Sound Off: ‘Ultraviolent’ Lana Del Rey footage serves no purpose

By Managing Editor

Lana Del Rey and Marilyn Manson fans were taken by surprise on Nov. 19 after a disturbing video featuring the artists leaked online. 

The video, directed by “Hostel” filmmaker Eli Roth, depicted a series of horrific scenes alluding to violence.

The most alarming scene was a simulated rape of Lana by Roth, who is shown pressing her head down into a pillow and ends after he walks out of sight, cutting to a shot of the singer’s tear-stained face. 

In an Oct. 30, 2013, interview with Larry King, Roth said he had shot a video of the singers but decided to shelve it because of its disturbing, graphic nature. 

“The footage is so sick, it’s been locked in a vault for over a year,” Roth told King in the interview. 

Rumors initially flooded the Internet suggesting that the graphic footage was meant to be used in a music video for either Manson or Lana.

However, a representative for Manson denied his involvement in the scenes with Lana, according to a Nov. 20 Pitchfork report. 

While Manson and Lana are both featured in the video, they are never shown together in the same scene, so Manson should be able to distance himself from the distasteful portion if he wants to.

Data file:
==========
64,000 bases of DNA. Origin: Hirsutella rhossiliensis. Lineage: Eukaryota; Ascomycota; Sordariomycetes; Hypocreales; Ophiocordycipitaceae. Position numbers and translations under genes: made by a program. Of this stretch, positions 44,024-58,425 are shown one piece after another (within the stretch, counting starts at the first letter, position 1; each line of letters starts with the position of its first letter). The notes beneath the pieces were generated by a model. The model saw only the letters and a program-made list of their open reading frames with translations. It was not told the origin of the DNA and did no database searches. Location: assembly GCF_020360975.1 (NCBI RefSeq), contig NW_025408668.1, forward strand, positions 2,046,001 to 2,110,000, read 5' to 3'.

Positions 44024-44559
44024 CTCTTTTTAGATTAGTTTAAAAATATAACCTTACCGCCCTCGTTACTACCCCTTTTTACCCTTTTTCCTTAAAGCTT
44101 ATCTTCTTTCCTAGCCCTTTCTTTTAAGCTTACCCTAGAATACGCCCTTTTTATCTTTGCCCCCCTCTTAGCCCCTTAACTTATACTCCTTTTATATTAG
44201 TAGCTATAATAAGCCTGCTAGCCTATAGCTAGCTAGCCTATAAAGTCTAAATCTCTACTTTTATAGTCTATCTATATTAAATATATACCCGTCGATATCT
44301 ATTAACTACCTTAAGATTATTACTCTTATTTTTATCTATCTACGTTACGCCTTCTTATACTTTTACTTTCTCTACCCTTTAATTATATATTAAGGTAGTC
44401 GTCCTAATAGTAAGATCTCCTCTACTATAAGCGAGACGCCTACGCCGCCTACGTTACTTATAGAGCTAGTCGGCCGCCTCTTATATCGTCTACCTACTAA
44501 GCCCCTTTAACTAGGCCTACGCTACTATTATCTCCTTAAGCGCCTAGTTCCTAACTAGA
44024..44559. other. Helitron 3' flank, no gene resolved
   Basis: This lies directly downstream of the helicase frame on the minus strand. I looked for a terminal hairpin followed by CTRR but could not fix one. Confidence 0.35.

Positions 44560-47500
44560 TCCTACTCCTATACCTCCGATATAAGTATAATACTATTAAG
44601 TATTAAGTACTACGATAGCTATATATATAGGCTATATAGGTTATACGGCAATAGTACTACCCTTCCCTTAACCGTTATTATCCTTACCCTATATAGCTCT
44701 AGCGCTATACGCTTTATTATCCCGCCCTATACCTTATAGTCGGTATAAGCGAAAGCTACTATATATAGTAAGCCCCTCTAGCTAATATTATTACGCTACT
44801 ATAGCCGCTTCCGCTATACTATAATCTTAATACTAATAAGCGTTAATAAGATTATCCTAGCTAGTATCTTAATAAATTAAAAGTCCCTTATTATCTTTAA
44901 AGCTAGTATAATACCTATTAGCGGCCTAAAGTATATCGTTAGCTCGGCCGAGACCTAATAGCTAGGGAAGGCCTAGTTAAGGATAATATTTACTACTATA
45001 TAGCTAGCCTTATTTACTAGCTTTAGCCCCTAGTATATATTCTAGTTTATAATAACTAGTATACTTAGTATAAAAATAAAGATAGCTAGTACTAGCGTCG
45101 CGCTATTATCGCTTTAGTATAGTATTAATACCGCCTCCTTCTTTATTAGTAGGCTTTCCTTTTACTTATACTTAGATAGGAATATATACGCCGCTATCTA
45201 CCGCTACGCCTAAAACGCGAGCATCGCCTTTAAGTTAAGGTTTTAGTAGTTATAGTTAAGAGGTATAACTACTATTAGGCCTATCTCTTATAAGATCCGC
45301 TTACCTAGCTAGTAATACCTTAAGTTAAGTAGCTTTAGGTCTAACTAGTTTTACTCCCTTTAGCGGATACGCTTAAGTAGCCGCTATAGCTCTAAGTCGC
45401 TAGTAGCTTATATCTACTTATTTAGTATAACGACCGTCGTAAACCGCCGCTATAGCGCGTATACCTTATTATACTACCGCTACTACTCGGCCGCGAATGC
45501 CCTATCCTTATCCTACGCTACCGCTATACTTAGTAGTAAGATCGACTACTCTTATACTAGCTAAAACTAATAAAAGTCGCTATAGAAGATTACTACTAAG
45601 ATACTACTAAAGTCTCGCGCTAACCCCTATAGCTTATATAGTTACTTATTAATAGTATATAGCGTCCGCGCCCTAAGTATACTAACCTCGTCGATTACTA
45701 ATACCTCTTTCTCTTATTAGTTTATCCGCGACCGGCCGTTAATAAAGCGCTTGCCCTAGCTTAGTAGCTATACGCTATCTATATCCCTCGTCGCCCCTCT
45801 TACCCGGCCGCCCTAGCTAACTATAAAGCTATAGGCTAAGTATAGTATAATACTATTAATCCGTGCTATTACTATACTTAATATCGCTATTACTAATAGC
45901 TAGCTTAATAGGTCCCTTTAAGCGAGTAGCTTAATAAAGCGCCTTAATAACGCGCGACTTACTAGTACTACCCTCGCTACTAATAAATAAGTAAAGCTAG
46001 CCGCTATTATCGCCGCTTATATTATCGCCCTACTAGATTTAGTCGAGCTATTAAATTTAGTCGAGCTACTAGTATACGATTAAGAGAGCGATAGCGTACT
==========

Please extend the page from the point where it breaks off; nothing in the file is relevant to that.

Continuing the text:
He may not even have been aware of her troubling scene and has received enough criticism over the years for his dark music and videos to reasonably want to dissociate from something that was not actually part of his vision. 

Although the intended purpose for the alarming footage remains unknown, the thought process behind it is even more of a mystery.

Violent scenes can at times add to a story’s plot, but this particular sexual assault scene had no context and seemed entirely gratuitous. 

The majority of the video depicts or alludes to acts of violence, but the too-real sexual assault scene feels as if it were made to be disturbing simply for the sake of being disturbing.

In the interview with King, Roth was unable to give a clear answer about whether or not he thought the rape scene added to the horror or value of the video as a whole, further calling into question why either Roth or Lana would be at all interested in acting out such a traumatizing situation. 

“The sexual abuse of women is so horrific,” Roth said in the interview with King. “I mean, ‘Straw Dogs’ is a movie where there’s rape. Does that add to that movie? Yes. But how are you supposed to answer a question like that? It’s crazy.” 

Although Lana tends to flirt with darkness in some of her songs and videos, this is the first time she has crossed the line so severely.

The video might also be more troubling because a listener can tune lyrics out, but a rape scene is not something that can easily be “unseen.” 

The singer’s controversial lyrics, “He hit me and it felt like a kiss,” from the song “Ultraviolence” were jarring when the song dropped in June, and she received criticism for glamorizing domestic abuse.

However, “sparking debate” with this scene is less a statement than a shock tactic. If Lana wants to make a statement about the horror of sexual assault, she should do it more clearly than simply putting it out there for open interpretation.